Case for removing Trump set out on day two of Senate trial

Conviction needed to prove presidents not beyond ‘oversight and the law’, says Schiff

The Republican-controlled US Senate has rejected Democratic efforts to request a subpoena seeking the testimony of former US national security adviser John Bolton in Donald Trump's impeachment trial. Video: Reuters

The second day of Donald Trump’s impeachment trial opened on Wednesday with the House impeachment managers setting out their opening arguments as to why the president should be removed from office.

Democrats from the House of Representatives have been given 24 hours over three days to give their statements, which means the process is likely to last until Friday night. Counsel for Donald Trump will then take centre stage on Saturday, presenting their opening statement in a process that is expected to stretch into Tuesday of next week.

House intelligence chairman Adam Schiff – increasingly the face of the Democratic case – began Wednesday's session by thanking senators and the presiding chief justice for their patience. It's a virtue they're going to need in the coming days or weeks.

Tuesday's sitting – the first full day of proceedings – evolved into an epic session, with debate stretching well into the night. For more than 13 hours, senators heard the case for and against the impeachment of Trump over his dealings with Ukraine, and more specifically the rules governing the impeachment trial.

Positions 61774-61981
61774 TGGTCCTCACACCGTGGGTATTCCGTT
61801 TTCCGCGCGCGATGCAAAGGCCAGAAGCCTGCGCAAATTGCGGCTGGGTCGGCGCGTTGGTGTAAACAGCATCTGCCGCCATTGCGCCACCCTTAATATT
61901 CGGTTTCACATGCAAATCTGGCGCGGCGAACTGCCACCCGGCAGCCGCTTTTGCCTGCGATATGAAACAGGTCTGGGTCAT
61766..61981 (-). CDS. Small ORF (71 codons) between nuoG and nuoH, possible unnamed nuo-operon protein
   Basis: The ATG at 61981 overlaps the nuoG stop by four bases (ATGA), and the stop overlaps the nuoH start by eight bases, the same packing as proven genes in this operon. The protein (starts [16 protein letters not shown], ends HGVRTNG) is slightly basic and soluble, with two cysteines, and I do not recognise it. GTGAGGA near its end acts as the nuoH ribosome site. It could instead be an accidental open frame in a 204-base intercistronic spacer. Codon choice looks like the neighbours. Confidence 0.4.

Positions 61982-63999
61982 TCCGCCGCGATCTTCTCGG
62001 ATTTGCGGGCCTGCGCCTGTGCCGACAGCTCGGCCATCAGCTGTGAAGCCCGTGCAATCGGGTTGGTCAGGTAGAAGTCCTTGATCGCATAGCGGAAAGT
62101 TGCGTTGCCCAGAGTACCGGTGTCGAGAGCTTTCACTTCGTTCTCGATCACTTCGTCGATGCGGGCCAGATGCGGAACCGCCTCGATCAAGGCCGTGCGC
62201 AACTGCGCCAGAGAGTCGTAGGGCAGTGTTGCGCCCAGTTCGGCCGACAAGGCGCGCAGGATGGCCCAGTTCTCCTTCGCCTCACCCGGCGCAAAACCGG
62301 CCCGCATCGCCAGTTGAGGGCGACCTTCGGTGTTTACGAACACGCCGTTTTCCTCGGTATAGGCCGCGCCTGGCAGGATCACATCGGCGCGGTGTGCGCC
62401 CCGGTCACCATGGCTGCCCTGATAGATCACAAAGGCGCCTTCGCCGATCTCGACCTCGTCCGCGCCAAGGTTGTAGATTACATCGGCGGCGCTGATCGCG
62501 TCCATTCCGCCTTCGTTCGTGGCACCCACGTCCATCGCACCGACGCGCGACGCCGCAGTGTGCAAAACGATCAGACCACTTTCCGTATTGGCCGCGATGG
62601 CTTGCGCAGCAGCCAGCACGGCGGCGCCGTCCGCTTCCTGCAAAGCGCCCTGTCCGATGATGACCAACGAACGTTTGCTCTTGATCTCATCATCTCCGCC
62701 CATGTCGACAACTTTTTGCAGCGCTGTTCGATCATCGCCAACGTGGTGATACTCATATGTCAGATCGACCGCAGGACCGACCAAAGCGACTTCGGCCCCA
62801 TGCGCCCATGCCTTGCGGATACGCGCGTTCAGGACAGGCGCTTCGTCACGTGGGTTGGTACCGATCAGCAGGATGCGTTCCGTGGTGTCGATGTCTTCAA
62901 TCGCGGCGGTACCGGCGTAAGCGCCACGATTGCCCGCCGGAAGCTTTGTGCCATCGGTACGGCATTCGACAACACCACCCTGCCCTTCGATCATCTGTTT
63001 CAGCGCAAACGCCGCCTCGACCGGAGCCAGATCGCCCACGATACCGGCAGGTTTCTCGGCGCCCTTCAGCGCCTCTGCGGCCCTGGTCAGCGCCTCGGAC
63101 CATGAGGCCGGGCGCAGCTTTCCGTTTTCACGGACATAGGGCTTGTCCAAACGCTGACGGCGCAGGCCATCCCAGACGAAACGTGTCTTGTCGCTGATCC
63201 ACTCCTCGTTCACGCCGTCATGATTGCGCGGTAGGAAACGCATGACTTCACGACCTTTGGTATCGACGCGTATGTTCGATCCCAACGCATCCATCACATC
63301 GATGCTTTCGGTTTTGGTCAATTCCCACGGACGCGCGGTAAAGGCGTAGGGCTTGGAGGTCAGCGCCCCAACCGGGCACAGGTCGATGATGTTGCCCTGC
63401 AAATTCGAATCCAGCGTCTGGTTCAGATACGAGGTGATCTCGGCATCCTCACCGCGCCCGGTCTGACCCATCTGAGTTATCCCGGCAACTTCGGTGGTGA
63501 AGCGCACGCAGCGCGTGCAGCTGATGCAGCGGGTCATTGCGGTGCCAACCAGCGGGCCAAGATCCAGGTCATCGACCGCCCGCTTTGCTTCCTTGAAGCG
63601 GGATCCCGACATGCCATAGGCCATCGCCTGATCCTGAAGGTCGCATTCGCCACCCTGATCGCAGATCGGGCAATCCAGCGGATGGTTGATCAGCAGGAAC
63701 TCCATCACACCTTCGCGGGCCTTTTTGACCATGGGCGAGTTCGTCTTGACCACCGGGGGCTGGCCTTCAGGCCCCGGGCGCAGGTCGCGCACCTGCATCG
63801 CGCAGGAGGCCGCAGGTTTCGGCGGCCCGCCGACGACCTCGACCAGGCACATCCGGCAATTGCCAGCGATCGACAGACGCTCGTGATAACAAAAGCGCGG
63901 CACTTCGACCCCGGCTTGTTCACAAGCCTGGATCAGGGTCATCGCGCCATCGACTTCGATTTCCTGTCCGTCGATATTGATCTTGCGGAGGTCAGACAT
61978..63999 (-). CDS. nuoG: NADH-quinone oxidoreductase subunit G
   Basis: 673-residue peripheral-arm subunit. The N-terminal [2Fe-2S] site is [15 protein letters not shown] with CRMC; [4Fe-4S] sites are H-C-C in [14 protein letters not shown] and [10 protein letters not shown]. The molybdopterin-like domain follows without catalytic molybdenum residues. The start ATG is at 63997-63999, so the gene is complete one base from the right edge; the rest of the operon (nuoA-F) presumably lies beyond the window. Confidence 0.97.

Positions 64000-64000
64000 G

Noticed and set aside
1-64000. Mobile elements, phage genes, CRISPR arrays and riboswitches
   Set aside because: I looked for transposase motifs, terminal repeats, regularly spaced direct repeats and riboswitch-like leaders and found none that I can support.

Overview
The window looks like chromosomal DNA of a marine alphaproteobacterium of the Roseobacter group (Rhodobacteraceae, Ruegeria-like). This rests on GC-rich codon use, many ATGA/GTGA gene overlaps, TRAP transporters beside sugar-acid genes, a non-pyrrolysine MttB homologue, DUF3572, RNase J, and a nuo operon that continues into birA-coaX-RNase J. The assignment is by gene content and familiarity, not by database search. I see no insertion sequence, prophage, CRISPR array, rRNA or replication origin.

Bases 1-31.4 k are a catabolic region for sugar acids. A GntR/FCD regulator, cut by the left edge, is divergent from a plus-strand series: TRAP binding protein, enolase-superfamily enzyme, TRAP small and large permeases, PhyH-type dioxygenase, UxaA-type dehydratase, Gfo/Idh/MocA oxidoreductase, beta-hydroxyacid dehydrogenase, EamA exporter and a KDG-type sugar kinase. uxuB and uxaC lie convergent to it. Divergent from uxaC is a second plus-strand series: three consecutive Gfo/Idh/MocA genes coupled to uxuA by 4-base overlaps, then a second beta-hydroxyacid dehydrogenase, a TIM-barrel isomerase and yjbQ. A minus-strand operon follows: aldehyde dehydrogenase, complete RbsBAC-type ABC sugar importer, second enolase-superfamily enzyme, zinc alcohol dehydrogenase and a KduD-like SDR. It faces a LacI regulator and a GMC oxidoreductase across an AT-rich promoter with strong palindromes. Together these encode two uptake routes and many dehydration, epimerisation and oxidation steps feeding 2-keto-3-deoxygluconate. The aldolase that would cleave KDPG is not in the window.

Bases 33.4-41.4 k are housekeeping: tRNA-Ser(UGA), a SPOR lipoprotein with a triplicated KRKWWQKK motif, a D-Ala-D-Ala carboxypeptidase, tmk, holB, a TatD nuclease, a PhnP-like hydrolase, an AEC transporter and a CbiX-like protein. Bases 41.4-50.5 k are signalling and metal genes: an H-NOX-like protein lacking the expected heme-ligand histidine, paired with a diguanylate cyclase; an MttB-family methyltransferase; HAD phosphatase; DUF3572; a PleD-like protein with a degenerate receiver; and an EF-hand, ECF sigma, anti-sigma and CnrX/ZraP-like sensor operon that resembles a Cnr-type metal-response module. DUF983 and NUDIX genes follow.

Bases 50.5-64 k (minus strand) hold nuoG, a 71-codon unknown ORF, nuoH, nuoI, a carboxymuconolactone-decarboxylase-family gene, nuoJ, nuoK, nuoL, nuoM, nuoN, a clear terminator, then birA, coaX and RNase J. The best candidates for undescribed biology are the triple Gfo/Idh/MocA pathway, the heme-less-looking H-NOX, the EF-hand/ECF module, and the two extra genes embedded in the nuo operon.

Senate majority leader Mitch McConnell succeeded in getting his organising resolution setting out the structure of the trial through the chamber – but not without a fight from Democrats.

Minority leader Chuck Schumer tabled no fewer than 11 amendments, calling for the trial to subpoena witnesses like White House chief of staff Mick Mulvaney and former national security adviser John Bolton. The Republican wall stood firm and on only one amendment did a Republican – Susan Collins of Maine – break ranks and vote with Democrats.

Nonetheless, it forced many Republican senators into uncomfortable votes, despite them signalling they would not vote to call witnesses at this stage of the process.

Interparty communication

McConnell appeared to be taken by surprise at the strategy employed by Democrats – a sign of the lack of communication between the two parties on planning this impeachment trial, in contrast to the Clinton impeachment, when all 100 senators voted to endorse the Senate rules.

He was also forced to back down himself on his original plans for the trial, allowing each side to spread their allocated 24 hours for opening statements over three days instead of two.

It remains to be seen if Schumer’s tactics work. By delaying the process, and tabling amendments, Democrats read into the record hours of damaging information about Trump’s activities in Ukraine. But the tactic of forcing senators to stay in their seats for more than 13 hours is unlikely to win him any fans among the Republican block that he is trying to persuade to back the Democrats’ vote on witnesses when it occurs later in the process.